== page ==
The story goes that in Breslau Seminary -
Proffessor Graetz read the Haftara with his emendation based upon science

And R' Z. Frankel apparently re-read the entire passage [iirc with brachot] to make the point that we don't emend Tanach on the basis of our scientific point of view - at least not during the liturgy

Anyway, we can safely say this:
  • The Masoretes deviated from the Talmud in a number of instances.
  • The Kimchi's Grammar deviated from the Tiberian grammatical system on several points.

- I believe segol is one of those areas. Anyway, as far as I know, the Kimchi's PRONOUNCED tzeire and segol the same - obviating any need for repetition. Perhaps our very hakpadah to distinguish the two vowels has led us to this safeiq, though many would claim that this is irrelevant.

'Nuff Said.

Zissen Pesach,

Zachor: Zeicher vs. Zecher 5

R David Bannett - from the Avodah List

I started learn to read the Torah some 75 years ago in Flatbush and was taught to read both ways. We did not repeat the entire pasuk but only the phrase "timcheh et zeikher Amalek". I don't remember if I was taught the order but, many years later, I decided to read the incorrect zekher first and then correct myself by saying zeikher the second time. Similarly, in the megilla, when the megilla has the incorrect bifneihem and laharog I read as written and then correct myself by repeating the phrase only: v'ish.... lifneihem and k'hashmid.... v'laharog. If the megilla is correct I read only once.

Anyone slightly interested in the subject should read R'Mordekhai Breuer's article. Those very interested should go directly to R' Prof Penkower's article. He gives the entire history, about 45 pages, including statistics on manuscripts from the time of ben Asher as well as customs of reading, etc.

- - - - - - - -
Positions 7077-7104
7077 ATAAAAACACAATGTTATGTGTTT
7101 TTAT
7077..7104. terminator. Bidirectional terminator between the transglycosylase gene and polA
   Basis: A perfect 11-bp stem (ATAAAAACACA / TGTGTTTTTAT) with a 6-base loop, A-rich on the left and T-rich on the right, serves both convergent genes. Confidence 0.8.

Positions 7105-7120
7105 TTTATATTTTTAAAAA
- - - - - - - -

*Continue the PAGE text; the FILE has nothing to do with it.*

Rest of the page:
The double reading evidently started slightly before the Hafetz Hayyim made it popular. Penkower cites a ba'al Kriah who was instructed by R' Sh'neur Zalman mi'Lublin to read twice. This R' Sh"Z died in 1902. The Mishna B'rura was printed in 1906.

I was delighted to read that R' Penkower read twice despite his indisputable proofs that zeikher is correct. A few years ago I gave a Friday night talk proving that there is absolutely no justification for double reading. On the following morning I read parashat zakhor and read zekher followed by zeikher. I too do as I was taught and do not allow myself to be confused with facts. I am overjoyed to find that I follow the derekh of the expert.

It should be pointed out that no eidah other than the Ashkenazi ever questioned the correct reading. AFAIK, Yekkes are the only Ashkenazi unaffected by the double-reading syndrome.

As to developments in Israel: One of my grandchildren told me his rosh yeshiva told him to read only once (based on Breuer). On the other hand I davenned this year at a yeshiva where in addition to reading in Abazit, Ashkenoz, Moroccan, and Yemenite they also had Parsi and what might have been Iraqi.

I have also heard a ba'al k'riah reading in mivta Ashkenazi repeat Machlas and Mochlas, and yahalom and yohalom. He told me that he was told to do so by Harav Nebenzahl. At this rate, it won't be long before we'll be hearing hundreds of p'sukim read twice.


Haftarat Zachor - Onomatopeia

Notice the Onomatopeia "MEH" as the prophet Sh'muel rebukes the King Sha'ul

שמואל א פרק טו

יד וַיֹּאמֶר שְׁמוּאֵל, וּמֶה קוֹל-הַצֹּאן הַזֶּה בְּאָזְנָי, וְקוֹל הַבָּקָר, אֲשֶׁר אָנֹכִי שֹׁמֵעַ. 
Kol Tuv,

Parsha: Tetzaveh, "Sh'qalim and Zachor"

When do we read both Parshat Sh'qalim and Parshat Zachor on the very same Shabbat?

When Tetzaveh is Zachor - the most common case - we read Sh'qalim at Mincha time.


Tetzaveh: One Action; Opposite Meanings

From the archives of Nishma's Online Library at, we have chosen an article that relates to the week's parsha, both to direct you to this dvar Torah but also for the purposes of initiating some discussion.

This week's parsha is Tetzaveh and the topic is the nazir and the kohain. While there is similarity in many of the laws that apply to these two individuals, there are also differences. One, for example, lets his/hair grow, the other has limitations on letting the hair grow -- the term, though, kadosh still applies to both. It would seem that actions may have multiple meanings and that similar meanings may even result from divergent and opposite actions.

 We invite you to further considerate this idea by reading an article on this topic at